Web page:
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Pathology for Urologists

Hydrocele


  • Results from accumulation of serous fluid between parietal and visceral tunica vaginalis of the testis.
  • Congenital hydrocele occurs when a patent processus vaginalis within the spermatic cord communicates with the peritoneal cavity.
  • Prevalence of congenital hydrocele: 6% at birth and 1% in adulthood.
  • Most cases are idiopathic but may be associated with trauma, inguinal hernia, epididymoorchitis, or tumors of the testicular/ paratesticular region.
  • Possible causes may include excessive secretion within the testicular tunics by parietal mesothelial cells, decreased reabsorption, and congenital absence of the efferent lymphatics.
  • Gross: translucent cyst filled with clear or serous fluid (unless there has been trauma or secondary infection).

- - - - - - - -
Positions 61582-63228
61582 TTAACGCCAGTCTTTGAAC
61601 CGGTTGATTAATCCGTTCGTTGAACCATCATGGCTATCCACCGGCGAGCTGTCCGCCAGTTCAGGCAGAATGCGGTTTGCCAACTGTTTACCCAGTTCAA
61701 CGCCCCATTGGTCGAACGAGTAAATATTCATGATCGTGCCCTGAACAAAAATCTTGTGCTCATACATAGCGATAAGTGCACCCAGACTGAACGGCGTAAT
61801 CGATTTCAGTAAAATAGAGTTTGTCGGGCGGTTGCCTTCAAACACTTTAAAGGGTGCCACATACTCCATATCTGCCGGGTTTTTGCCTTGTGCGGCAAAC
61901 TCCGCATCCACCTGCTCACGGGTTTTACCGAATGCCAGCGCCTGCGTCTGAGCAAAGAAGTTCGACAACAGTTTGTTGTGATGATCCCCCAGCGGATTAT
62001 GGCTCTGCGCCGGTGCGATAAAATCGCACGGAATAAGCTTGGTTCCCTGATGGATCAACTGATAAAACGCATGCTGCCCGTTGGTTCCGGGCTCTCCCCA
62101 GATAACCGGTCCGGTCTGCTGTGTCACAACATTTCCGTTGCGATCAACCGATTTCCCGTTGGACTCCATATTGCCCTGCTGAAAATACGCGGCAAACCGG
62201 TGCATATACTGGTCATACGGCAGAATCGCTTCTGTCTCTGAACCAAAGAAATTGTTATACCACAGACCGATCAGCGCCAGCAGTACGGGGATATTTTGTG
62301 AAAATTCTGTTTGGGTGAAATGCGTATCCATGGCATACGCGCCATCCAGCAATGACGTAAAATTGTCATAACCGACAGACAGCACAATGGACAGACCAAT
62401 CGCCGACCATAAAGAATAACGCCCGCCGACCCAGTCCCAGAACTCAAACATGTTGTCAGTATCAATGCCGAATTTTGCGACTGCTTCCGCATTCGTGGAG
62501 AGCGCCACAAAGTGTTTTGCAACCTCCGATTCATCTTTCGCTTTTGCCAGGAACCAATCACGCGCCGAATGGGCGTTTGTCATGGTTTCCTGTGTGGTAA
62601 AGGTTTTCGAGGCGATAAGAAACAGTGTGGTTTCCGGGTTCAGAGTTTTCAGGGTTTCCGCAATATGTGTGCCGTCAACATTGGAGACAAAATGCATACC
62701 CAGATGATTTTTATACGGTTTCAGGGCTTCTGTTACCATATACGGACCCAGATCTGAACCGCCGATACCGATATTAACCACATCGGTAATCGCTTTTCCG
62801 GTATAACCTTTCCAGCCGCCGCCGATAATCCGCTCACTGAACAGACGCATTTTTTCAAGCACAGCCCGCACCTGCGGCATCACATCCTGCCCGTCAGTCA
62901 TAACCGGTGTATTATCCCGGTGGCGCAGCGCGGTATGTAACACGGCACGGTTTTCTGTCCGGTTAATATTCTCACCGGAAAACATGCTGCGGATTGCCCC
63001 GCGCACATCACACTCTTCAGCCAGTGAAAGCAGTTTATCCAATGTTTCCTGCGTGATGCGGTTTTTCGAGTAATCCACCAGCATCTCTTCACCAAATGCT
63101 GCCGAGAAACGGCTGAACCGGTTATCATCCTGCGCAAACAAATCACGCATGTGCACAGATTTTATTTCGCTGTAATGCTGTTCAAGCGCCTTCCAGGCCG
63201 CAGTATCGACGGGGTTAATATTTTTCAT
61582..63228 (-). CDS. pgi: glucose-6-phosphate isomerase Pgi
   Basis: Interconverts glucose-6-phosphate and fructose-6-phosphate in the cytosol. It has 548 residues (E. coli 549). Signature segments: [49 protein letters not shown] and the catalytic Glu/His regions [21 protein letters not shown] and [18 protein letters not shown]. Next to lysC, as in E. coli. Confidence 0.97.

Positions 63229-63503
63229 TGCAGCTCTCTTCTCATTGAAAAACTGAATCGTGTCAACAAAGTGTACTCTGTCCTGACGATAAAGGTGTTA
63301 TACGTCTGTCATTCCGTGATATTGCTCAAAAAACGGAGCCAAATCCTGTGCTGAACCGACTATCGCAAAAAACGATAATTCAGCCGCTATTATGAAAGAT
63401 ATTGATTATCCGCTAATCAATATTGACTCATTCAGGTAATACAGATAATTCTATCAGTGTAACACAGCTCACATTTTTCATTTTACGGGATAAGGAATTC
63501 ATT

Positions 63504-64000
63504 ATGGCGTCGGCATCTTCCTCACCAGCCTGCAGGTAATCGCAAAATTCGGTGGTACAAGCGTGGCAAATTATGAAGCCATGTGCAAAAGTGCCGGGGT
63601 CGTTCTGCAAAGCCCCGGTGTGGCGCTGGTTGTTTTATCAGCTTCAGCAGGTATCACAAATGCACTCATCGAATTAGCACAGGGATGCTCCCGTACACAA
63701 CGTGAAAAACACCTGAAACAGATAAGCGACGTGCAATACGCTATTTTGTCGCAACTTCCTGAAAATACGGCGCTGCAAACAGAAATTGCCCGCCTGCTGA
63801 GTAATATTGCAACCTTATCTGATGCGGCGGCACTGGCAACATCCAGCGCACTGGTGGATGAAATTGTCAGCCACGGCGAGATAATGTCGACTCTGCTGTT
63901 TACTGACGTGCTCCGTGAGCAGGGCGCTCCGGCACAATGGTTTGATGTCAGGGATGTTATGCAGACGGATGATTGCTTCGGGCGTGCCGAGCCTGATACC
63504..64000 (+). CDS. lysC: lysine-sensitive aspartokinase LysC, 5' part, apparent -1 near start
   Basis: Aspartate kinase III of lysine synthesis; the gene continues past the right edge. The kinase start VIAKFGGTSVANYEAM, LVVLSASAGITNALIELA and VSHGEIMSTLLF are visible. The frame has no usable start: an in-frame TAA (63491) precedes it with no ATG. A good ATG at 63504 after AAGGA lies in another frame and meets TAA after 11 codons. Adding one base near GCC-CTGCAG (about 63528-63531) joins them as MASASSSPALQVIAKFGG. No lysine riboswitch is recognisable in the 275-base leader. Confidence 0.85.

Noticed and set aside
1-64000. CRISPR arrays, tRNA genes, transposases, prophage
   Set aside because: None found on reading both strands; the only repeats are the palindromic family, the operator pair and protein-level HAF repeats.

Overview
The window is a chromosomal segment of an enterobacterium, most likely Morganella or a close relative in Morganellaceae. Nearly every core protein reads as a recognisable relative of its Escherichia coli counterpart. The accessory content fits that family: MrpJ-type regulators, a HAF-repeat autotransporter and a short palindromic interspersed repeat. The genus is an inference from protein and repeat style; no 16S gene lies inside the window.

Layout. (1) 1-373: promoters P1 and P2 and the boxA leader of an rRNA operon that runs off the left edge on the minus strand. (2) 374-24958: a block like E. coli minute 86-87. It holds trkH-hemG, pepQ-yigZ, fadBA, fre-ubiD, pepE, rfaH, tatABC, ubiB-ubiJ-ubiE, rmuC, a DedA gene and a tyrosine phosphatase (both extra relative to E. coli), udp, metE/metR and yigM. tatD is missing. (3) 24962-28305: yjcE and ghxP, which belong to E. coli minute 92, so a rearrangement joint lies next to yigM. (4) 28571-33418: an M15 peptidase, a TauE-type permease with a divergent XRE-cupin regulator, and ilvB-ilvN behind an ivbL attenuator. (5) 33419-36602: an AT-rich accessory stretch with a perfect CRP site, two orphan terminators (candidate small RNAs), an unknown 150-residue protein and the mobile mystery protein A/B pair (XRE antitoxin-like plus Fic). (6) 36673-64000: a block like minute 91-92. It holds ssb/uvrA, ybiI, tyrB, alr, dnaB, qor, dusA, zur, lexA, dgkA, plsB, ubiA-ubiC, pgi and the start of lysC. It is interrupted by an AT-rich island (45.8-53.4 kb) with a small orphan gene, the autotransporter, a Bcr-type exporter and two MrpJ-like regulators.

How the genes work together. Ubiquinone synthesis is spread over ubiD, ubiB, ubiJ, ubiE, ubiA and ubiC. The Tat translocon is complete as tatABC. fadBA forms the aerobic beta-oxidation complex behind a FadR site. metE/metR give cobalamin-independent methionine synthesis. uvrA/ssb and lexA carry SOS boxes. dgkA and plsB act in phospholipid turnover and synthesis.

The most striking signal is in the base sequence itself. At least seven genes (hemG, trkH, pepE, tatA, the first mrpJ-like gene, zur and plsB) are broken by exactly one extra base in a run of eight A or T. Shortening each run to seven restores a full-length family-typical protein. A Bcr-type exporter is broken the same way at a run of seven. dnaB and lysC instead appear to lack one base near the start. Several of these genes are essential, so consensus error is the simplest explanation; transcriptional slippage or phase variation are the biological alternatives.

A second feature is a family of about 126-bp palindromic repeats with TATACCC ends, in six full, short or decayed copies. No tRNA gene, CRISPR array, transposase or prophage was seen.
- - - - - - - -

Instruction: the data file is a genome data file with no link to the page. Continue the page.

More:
• Histology:
    • Hydrocele is lined by a single layer of cuboidal or flattened mesothelial cells, sometimes with prominent atypia.
    • Underlying connective tissue stroma with or without fibrosis and chronic inflammation.
    • In some cases progressive fibrosis narrows or obliterates the cyst lumen, creating adhesions and multiple cysts.
    • Fluid should not contain sperm unless a spermatocele has ruptured into the hydrocele sac.

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